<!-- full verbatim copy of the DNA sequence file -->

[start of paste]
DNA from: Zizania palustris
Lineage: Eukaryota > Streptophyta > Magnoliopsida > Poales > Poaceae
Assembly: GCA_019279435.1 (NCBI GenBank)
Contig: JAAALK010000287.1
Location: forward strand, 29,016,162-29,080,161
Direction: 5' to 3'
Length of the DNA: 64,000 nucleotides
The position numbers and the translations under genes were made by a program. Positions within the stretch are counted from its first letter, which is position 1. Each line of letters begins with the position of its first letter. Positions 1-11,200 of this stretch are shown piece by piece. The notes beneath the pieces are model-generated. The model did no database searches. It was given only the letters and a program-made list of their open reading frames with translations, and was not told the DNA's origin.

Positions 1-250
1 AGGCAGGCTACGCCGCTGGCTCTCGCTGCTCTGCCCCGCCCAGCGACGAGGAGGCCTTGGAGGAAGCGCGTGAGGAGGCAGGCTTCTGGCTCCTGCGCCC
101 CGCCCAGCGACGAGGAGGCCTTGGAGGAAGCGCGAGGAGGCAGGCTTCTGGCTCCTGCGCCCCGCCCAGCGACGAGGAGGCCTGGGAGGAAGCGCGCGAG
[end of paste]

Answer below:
DNA from: Zizania palustris
Lineage: Eukaryota > Streptophyta > Magnoliopsida > Poales > Poaceae
Assembly: GCA_019279435.1 (NCBI GenBank)
Contig: JAAALK010000287.1
Location: forward strand, 29,016,162-29,080,161
Direction: 5' to 3'
Length of the DNA: 64,000 nucleotides
The position numbers and the translations under genes were made by a program. Positions within the stretch are counted from its first letter, which is position 1. Each line of letters begins with the position of its first letter. Positions 1-11,200 of this stretch are shown piece by piece. The notes beneath the pieces are model-generated. The model did no database searches. It was given only the letters and a program-made list of their open reading frames with translations, and was not told the DNA's origin.

Positions 1-250
1 AGGCAGGCTACGCCGCTGGCTCTCGCTGCTCTGCCCCGCCCAGCGACGAGGAGGCCTTGGAGGAAGCGCGTGAGGAGGCAGGCTTCTGGCTCCTGCGCCC
101 CGCCCAGCGACGAGGAGGCCTTGGAGGAAGCGCGAGGAGGCAGGCTTCTGGCTCCTGCGCCCCGCCCAGCGACGAGGAGGCCTGGGAGGAAGCGCGCGAG